Let me know if there’s anything I’ve missed that should be recommended to other readers.


The 15:17 to Paris (Clint Eastwood, 2018). Three young men (two in the US army, one their schoolfriend) stopped a terrorist attack on a train ride to Paris in 2015. In this spare yet enraptured re-telling, Eastwood casts the men (none of whom are professional actors) as themselves, making for a strange and wholly memorable vision of latter-day heroism.



Ad Astra (James Gray, 2019). Brad Pitt plays an astronaut in the late 21st century, searching for his long-lost space-exploring father (Tommy Lee Jones), and averting disaster for Earth. This Heart of Darkness adaptation is especially moving and memorable for the subjective depths it penetrates. (Read my blog post about it here.)

Saturday, 18 June 2022

Two Joyful Weeks at the JPO

Reading a concert programme can give a concertgoer an advance impression of the kind of experience they might undergo. A little knowledge on the works programmed, of the soloist, and of the conductor can go a long way – and previous experience of each can go much further. But they can only go so far. No concert can be heard in advance, no feelings can be felt before they arise. And the foretold experience of a concert is a slender mirage that melts away as soon as the first real notes are played.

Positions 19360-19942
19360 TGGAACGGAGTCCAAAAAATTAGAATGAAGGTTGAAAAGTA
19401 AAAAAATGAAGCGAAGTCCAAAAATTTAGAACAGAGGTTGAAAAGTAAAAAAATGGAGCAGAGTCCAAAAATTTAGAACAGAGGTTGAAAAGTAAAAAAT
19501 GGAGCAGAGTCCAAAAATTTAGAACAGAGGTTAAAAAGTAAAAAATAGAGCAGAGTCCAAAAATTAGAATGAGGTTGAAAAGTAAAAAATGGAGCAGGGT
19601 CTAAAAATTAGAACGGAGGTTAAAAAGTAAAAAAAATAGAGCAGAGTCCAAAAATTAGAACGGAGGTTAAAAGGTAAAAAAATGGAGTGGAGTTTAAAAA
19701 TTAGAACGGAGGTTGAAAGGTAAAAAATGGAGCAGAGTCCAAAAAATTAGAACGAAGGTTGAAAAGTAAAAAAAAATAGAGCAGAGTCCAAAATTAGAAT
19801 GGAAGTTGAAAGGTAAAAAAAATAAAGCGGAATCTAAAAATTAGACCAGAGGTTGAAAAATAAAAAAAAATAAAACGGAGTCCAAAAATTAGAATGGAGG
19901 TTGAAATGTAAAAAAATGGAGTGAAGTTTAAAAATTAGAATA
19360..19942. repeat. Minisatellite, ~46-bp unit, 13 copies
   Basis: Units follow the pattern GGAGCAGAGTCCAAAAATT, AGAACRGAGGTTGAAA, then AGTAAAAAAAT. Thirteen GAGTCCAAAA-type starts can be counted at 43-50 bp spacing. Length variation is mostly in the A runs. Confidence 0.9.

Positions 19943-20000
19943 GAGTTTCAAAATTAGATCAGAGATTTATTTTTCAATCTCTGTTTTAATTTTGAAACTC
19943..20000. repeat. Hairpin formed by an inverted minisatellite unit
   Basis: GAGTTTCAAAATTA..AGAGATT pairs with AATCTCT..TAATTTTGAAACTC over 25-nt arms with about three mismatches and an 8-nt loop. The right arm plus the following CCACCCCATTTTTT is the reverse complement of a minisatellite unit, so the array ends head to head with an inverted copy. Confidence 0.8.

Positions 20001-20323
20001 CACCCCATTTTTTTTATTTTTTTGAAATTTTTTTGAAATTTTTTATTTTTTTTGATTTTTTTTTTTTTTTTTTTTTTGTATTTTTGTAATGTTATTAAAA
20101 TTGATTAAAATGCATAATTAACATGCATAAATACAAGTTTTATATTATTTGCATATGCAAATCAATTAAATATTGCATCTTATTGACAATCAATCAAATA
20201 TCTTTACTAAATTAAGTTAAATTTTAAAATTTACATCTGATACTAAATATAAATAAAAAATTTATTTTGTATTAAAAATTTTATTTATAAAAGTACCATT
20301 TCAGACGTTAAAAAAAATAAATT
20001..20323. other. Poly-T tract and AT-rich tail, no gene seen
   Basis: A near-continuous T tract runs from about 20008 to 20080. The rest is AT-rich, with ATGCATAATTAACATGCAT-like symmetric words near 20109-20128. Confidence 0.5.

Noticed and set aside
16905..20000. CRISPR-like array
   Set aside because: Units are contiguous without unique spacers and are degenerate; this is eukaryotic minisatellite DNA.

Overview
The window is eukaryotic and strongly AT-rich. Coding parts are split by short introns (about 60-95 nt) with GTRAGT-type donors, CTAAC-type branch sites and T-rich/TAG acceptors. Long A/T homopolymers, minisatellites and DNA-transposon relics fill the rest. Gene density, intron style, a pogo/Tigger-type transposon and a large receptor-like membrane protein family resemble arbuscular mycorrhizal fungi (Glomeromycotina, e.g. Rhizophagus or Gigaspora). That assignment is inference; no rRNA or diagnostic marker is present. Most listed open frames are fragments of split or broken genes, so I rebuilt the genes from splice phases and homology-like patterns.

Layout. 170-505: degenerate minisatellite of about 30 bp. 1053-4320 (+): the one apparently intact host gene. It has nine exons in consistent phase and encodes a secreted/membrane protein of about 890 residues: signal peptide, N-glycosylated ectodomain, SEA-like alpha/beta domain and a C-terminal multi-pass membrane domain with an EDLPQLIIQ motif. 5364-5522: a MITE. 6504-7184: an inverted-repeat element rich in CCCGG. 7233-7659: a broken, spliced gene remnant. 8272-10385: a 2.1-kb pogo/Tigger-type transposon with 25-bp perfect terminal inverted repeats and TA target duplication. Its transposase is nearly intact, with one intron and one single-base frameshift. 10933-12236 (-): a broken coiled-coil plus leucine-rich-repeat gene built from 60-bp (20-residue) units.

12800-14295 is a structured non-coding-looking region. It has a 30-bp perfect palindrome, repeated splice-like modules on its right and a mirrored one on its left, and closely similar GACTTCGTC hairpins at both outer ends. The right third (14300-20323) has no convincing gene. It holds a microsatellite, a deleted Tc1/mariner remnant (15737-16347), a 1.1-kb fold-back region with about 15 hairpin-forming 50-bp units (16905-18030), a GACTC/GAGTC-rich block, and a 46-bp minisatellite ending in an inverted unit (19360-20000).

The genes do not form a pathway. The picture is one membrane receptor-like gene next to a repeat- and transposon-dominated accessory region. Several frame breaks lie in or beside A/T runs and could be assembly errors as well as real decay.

Take, for example, the first concert of the Johannesburg Philharmonic Orchestra’s Winter Symphony Season. I read, first, that the young Venezuelan flautist Joidy Blanco would be the soloist, playing Mozart’s Second Flute Concerto (K. 314), and that the conductor Robert Moody would then direct the JPO in Beethoven’s Seventh Symphony. The whole endeavour would be kicked off by Mozart’s overture to Cosi fan tutte. I read, second, that Blanco would be replaced at the last minute (due to travel complications) by Liesl Stoltz, the highly accomplished South African soloist whom we have been fortunate enough to hear at the JPO before, and that Stoltz would be replacing Blanco’s scheduled encore with a virtuosic showcase of her own choice.